As a picky eater like myself ranges beyond the confines of home and encounters common dishes in the context of social settings – restaurant meals, business luncheons, meals at friends’ homes – she or he discovers unfamiliar variations on these dishes. This happens while the picky child, teen, or young adult is also navigating other social aspects of life, and it can really complicate those. Practicing good table manners on one’s own is difficult enough without wondering how in the world you are going to tell some very nice friends, a date, your boss, etc. that you simply cannot eat the food they‘re offering you, or anything on the menu at the restaurant you go to – or at least not without having to request quirky alterations to it.
These are dilemmas that you may encounter as a picky eater when you’re at that friend’s house and they issue the spaghetti dinner invitation:
- Perhaps you don’t care for sauce and/or meatballs at all. Do you dare request plain pasta? What if it’s too late anyway, and everything’s mixed together and being served?
- If you do eat sauce, but can’t deal with any but one particular brand, is there any way to learn whether that’s the brand being prepared? Or perhaps it’s close and you might be able to chance it, but you’d still like to know a little bit of information such as how spicy it is, whether it contains “stealth onion” bits, and so on.
- If you know these people tend to be foodies, you suspect their sauce will be extra challenging to your picky tastebuds and texture senses – it will likely contain more highly flavored components, and more chunks rather than smooth puréed Can you manage to fake it out and consume enough to make a decent showing? Will they notice that you are picking around, moving rejected vegetables to a pile at the far side of your plate, adding an inordinate amount of Parmesan cheese to disguise and mellow other flavors?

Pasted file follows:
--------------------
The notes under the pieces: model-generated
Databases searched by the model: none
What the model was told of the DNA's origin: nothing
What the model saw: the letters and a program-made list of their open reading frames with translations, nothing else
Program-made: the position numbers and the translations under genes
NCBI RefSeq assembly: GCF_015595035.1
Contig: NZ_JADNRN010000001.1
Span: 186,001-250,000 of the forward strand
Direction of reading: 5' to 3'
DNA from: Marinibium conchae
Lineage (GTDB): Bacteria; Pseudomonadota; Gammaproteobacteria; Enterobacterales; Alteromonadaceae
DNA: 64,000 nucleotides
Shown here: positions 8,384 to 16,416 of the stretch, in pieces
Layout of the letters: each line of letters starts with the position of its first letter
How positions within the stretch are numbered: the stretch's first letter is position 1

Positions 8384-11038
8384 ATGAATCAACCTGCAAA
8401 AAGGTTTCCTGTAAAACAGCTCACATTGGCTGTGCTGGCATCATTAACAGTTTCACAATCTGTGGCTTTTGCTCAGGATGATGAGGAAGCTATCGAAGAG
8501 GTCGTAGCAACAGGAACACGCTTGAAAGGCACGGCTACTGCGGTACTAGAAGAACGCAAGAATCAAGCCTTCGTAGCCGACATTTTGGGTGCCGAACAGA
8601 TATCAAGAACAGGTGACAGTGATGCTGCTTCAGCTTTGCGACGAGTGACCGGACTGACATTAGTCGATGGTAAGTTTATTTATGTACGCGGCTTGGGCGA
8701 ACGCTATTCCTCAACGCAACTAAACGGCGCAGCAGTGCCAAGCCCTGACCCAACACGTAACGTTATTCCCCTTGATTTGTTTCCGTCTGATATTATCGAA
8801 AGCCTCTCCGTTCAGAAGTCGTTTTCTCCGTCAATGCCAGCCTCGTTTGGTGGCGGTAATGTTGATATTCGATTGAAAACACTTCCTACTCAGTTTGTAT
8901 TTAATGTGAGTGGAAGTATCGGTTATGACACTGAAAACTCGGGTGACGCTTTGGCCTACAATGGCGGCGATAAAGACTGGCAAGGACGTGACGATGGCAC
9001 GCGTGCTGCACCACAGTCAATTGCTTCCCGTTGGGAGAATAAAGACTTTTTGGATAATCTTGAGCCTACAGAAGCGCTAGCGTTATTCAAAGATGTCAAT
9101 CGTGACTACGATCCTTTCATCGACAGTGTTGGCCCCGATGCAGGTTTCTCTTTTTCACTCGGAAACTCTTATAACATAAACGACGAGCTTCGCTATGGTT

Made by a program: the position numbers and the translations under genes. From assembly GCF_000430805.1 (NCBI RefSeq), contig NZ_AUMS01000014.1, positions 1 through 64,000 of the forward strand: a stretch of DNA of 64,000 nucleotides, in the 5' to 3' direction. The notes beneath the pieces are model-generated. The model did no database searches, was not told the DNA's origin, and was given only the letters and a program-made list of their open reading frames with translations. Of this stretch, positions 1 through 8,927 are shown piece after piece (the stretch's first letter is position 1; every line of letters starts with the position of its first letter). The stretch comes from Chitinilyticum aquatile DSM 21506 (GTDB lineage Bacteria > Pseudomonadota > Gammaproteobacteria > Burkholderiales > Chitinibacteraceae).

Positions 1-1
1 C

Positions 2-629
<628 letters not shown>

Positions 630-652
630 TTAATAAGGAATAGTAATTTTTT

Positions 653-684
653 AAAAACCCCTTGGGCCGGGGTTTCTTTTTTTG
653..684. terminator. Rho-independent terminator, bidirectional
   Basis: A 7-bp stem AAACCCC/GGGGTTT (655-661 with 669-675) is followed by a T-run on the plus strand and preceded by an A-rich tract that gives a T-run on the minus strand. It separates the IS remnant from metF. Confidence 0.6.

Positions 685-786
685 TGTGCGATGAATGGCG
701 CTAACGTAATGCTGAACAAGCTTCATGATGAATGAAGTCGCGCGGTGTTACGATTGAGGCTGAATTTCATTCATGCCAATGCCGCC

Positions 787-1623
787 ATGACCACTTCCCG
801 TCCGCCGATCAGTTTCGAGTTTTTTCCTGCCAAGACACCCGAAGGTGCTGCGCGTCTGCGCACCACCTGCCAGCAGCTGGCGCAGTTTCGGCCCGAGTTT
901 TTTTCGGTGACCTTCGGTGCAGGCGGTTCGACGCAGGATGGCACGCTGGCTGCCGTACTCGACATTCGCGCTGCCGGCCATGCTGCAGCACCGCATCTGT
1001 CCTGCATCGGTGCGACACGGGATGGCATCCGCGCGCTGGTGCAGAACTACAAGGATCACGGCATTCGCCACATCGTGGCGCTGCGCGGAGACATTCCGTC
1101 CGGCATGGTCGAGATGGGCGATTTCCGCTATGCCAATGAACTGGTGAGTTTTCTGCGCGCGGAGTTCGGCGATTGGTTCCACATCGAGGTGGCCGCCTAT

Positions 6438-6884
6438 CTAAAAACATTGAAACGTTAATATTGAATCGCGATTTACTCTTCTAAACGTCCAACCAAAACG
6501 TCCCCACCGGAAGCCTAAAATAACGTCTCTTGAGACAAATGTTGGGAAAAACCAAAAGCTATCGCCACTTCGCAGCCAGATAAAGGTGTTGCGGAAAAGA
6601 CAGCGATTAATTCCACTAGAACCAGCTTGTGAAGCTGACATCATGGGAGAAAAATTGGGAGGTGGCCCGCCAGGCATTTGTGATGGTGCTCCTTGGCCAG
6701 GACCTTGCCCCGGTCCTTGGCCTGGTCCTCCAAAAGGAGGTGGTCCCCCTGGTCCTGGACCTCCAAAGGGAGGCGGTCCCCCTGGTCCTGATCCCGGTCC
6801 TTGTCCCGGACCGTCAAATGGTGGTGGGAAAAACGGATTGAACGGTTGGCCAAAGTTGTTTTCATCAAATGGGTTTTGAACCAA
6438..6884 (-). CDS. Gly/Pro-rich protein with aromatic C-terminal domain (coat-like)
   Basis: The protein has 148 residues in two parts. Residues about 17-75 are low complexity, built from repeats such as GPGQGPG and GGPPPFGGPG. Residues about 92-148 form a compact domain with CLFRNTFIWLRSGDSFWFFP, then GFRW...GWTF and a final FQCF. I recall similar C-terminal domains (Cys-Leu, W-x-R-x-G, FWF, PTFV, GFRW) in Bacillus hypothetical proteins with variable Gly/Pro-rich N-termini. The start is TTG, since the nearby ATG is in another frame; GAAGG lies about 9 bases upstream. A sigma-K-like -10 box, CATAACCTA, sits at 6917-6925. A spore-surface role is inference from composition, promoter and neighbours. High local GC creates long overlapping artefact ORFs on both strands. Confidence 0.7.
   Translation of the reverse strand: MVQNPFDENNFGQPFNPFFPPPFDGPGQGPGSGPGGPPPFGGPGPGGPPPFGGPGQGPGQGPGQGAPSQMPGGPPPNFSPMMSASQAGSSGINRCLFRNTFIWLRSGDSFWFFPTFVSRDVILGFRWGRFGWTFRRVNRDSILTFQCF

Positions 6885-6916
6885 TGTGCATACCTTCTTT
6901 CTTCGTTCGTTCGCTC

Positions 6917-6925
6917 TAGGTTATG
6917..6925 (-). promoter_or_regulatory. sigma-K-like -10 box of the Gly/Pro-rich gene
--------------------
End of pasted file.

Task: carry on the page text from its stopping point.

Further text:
- If you have clear evidence that their version of spaghetti is a deal-breaker (you see them chopping green peppers into the saucepot, for example), how can you decline the invitation or come down with a sudden reason to leave? Often you have planned to continue whatever activities you were doing after the meal, so an abrupt departure is sometimes hard to pull off.
So we see that the specifics about foods discussed in the previous post about “Rituals, Quantities, and Other Particulars” presents enough of an issue when the picky eater is in a familiar environment. It becomes a whole new and tricky business when he or she is in a public or semi-public setting. The dilemma is difficult to explain. Socially, to attempt to do so calls attention to one’s pickiness. Conceptually, the idea itself is difficult to get across. To most people, spaghetti is spaghetti. Sure, recipes vary, and maybe a time or two the average person has encountered spaghetti that’s either amazing or really lousy, but rarely would that person say they would put the stuff in an entirely different category from regular spaghetti.
For the picky eater, however, there is “spaghetti I can eat” and “spaghetti I can’t eat.” And that’s assuming they can eat any spaghetti. There’s perhaps a grey area for some of “spaghetti I can sort of eat but would rather avoid.” Anything that falls outside of the “can eat” parameter is a source of stress for the picky eater, and the reason they sometimes look like a deer caught in headlights when the spaghetti dinner invitation is casually issued by an unsuspecting friend or associate.
And as mentioned at the beginning, spaghetti is just one example. Substitute “pizza”, or “chicken noodle soup” – just about anything with more than one or two ingredients, or with condiments –and your picky eater likely will go into Yellow, perhaps even Red, Alert mode.